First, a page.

You have a very unique, indie style to your performances. On such a mainstream show, is it difficult to keep your identity intact?
Thank you. We look at it like this; if we perform the songs the way we want to perform them on the show, whether we get voted off for it or not, we’ll leave the show with supporters who like what we do. We came in with an idea of what we wanted to do on the show and we want to leave with as much of that idea intact as possible. Everyone we work with on the show knows we have extremely strong feelings on how we want things to do and they have been really cooperative in helping us grow, while still staying true to ourselves.
I can’t imagine working beside my significant other. I like to keep my personal and professional life private. How do you successfully manage that overlap?
We are just having a lot of fun, and when things are going so well it’s tough to get upset about things. We aren’t really consciously managing our relationship along with the show, we’re just taking things as they come and trying to enjoy all of it.
X Factor is largely predicated on the mentor aspect of the show. What have you learned from Simon Cowell since the show began?
We’ve learned that we should continue to be who we are. It seems as though people in the business like to work with strong willed people who know what they want. And that’s good for us because we really like fighting for what we believe in! We’re grateful that Simon respects our opinions and always wants to hear what we have to say.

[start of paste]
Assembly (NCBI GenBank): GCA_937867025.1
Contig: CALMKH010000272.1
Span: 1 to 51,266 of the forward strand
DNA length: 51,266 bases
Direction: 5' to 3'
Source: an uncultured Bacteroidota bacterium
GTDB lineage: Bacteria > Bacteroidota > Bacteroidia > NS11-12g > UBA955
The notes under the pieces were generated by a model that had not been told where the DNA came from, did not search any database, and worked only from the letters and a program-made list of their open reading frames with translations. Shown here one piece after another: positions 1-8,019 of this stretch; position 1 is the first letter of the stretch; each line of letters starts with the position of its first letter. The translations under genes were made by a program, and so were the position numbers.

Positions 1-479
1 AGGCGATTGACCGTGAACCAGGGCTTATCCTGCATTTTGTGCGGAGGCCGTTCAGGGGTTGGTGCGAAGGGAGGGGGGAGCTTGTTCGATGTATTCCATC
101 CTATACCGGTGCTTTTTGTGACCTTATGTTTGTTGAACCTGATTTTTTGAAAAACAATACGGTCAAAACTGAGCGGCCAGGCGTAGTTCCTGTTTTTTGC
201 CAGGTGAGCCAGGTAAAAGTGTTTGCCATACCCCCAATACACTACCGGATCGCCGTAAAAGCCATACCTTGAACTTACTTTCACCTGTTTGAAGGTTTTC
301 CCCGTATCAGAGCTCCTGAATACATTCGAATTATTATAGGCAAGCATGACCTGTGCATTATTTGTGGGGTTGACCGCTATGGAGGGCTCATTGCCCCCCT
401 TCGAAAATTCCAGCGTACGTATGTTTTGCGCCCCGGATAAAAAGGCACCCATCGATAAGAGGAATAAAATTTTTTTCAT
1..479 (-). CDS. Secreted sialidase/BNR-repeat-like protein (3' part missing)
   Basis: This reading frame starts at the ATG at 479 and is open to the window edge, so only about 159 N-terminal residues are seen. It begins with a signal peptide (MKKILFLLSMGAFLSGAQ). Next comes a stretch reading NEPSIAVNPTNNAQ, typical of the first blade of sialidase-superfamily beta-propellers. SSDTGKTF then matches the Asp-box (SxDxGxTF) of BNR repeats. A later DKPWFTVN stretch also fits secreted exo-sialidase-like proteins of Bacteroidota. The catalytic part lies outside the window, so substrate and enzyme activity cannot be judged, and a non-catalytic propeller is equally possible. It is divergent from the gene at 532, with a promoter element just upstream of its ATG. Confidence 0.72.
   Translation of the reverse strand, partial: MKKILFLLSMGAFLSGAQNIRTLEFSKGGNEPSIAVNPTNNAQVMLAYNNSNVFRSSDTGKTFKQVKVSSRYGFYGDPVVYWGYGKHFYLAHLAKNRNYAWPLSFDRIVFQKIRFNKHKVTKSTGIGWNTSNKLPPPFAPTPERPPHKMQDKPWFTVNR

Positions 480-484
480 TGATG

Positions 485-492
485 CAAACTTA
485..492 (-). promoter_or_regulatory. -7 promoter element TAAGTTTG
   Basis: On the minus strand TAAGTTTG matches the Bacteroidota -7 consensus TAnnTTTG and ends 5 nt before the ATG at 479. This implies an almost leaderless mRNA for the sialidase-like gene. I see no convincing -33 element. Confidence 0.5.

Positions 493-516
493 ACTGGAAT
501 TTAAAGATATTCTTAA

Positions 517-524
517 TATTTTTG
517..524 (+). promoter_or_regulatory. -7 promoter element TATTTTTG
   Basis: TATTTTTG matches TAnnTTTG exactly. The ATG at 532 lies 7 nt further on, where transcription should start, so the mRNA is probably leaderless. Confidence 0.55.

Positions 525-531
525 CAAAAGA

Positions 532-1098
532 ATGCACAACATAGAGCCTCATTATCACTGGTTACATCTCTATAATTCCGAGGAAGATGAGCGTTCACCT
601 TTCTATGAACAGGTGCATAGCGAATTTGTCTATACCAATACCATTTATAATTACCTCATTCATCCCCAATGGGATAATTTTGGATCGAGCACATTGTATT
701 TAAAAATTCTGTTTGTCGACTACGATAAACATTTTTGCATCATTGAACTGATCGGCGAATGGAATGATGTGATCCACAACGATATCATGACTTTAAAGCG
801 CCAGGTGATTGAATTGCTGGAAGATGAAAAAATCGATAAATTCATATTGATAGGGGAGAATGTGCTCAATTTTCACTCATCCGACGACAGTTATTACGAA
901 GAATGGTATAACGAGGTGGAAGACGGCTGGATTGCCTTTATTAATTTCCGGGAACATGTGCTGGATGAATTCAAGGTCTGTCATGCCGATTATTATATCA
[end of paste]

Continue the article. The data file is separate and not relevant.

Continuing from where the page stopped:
Being on a network show almost fast-forwards your journey as artists. How are you dealing with this immediate attention in such a short period of time?
This whole thing is so much fun. When people come up to us in public it’s really exciting, when we see commercials that were on it’s a surprise. We absolutely love this experience, however I think something that has made it easier to deal with such immediate attention is the people that we are going through this with. We’ve made incredible friends with the other contestants and we’re all able to share this new experience with each other.
How tough are you on yourselves after you receive the judges feedback? Do you watch your performances back to discover things you could have done differently?
Alex: Sierra is a little bit tougher on herself than I am, but we also agreed to come on this show knowing full well that we’d get criticized. It’s a new experience to sing and then be immediately criticized after, but we’re dealing with is as well as we can.
Sierra: It was definitely tough to deal with receiving criticisms on national television, but I think I’ve gotten to the point where I know it’ll happen so as long as I’m happy with our performances I don’t take negative responses as “hate” I use them as motivation.
Both: And we do watch our performances back, we like to hear how our performances sounded on TV and we like to hear what we can improve on.
Lastly, have you thought of what you’d like your record to sound like and where you’ll go from here?
I don’t think we know what a record would sound like. I think we’re both just taking things as they come and if the prospects of a record come along then we’ll start diving into that. But as of right now we just want to get through each week!